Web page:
Judah’s lion-like attributes, growing from a lion cub to an adult lion, points to Jesus, the Lion of Judah, who both protects those who are his from all enemies as does a male lion, and provides for the same as does a lioness.
And though we are unworthy of his sacrifice, Jesus the promised Messiah, the Christ; Jesus the Lamb of God declares and demonstrate our worth in his eyes—in the eyes of God—by willingly sacrificing his life, by willingly being slain, in order that any and all who believe and receive him might be delivered now and forever from Satan who attacks us—and from our sin and disobedience which destroys us—and from all evil that oppresses us.
So let us not wait until the time when Christ returns for us to worship him, the conquering Lion and Lamb, as will the twenty-four elders—and thousands upon thousands of angels—and every creature in heaven and on earth and under the earth and on the sea and all that is in them. No, let us worship him now and for all time, giving him our thanks and our praise and ascribing to him the honor and glory and power which is his due both now and forevermore.
Let us pray.
 Genesis 29:31–35: 31 When the Lord saw that Leah was not loved, he enabled her to conceive, but Rachel remained childless. 32 Leah became pregnant and gave birth to a son. She named him Reuben, for she said, “It is because the Lord has seen my misery. Surely my husband will love me now.” 33 She conceived again, and when she gave birth to a son she said, “Because the Lord heard that I am not loved, he gave me this one too.” So she named him Simeon. 34 Again she conceived, and when she gave birth to a son she said, “Now at last my husband will become attached to me, because I have borne him three sons.” So he was named Levi. 35 She conceived again, and when she gave birth to a son she said, “This time I will praise the Lord.” So she named him Judah. Then she stopped having children.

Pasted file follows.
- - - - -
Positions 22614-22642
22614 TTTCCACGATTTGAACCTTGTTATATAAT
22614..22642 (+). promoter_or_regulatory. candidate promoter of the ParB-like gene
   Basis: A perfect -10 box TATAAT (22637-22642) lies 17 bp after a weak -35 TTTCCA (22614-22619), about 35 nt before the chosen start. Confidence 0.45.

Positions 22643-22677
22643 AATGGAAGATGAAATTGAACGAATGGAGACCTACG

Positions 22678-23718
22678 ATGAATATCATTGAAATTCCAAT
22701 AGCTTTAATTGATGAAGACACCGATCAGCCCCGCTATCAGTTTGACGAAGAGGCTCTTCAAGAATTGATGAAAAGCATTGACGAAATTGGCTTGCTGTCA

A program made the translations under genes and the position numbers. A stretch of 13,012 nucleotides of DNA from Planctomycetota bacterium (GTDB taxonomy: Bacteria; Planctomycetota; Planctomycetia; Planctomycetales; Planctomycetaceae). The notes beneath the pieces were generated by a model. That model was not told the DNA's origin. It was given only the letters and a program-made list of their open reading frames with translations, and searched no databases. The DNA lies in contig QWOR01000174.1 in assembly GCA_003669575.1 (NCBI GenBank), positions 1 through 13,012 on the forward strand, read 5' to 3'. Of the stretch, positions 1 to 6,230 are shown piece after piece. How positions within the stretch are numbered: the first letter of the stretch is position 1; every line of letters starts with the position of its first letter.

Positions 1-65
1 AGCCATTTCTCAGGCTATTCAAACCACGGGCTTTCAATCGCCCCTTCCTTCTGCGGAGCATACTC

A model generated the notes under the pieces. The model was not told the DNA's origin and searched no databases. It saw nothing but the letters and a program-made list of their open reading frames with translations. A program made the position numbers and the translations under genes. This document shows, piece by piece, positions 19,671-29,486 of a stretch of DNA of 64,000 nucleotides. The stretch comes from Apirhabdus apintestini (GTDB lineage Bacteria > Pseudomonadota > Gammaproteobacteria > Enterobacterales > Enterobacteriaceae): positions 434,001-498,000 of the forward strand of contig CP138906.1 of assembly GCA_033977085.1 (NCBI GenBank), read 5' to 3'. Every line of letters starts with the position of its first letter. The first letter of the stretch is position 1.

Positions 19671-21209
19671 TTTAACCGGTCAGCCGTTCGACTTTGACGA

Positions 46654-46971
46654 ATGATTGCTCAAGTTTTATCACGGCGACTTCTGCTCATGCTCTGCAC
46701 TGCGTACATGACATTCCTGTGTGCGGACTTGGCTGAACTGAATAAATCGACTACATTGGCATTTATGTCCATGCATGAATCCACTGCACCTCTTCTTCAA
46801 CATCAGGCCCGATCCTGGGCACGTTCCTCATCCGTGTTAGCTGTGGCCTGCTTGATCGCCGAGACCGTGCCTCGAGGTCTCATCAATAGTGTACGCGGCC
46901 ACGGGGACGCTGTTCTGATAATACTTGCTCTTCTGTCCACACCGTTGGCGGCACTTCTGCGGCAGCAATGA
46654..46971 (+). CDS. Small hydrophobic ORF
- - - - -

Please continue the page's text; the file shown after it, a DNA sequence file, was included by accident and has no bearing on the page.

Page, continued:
Genesis 30:14–21: 14 During wheat harvest, Reuben went out into the fields and found some mandrake plants, which he brought to his mother Leah. Rachel said to Leah, “Please give me some of your son’s mandrakes.” 15 But she said to her, “Wasn’t it enough that you took away my husband? Will you take my son’s mandrakes too?” “Very well,” Rachel said, “he can sleep with you tonight in return for your son’s mandrakes.” 16 So when Jacob came in from the fields that evening, Leah went out to meet him. “You must sleep with me,” she said. “I have hired you with my son’s mandrakes.” So he slept with her that night. 17 God listened to Leah, and she became pregnant and bore Jacob a fifth son. 18 Then Leah said, “God has rewarded me for giving my servant to my husband.” So she named him Issachar. 19 Leah conceived again and bore Jacob a sixth son. 20 Then Leah said, “God has presented me with a precious gift. This time my husband will treat me with honor, because I have borne him six sons.” So she named him Zebulun. 21 Some time later she gave birth to a daughter and named her Dinah.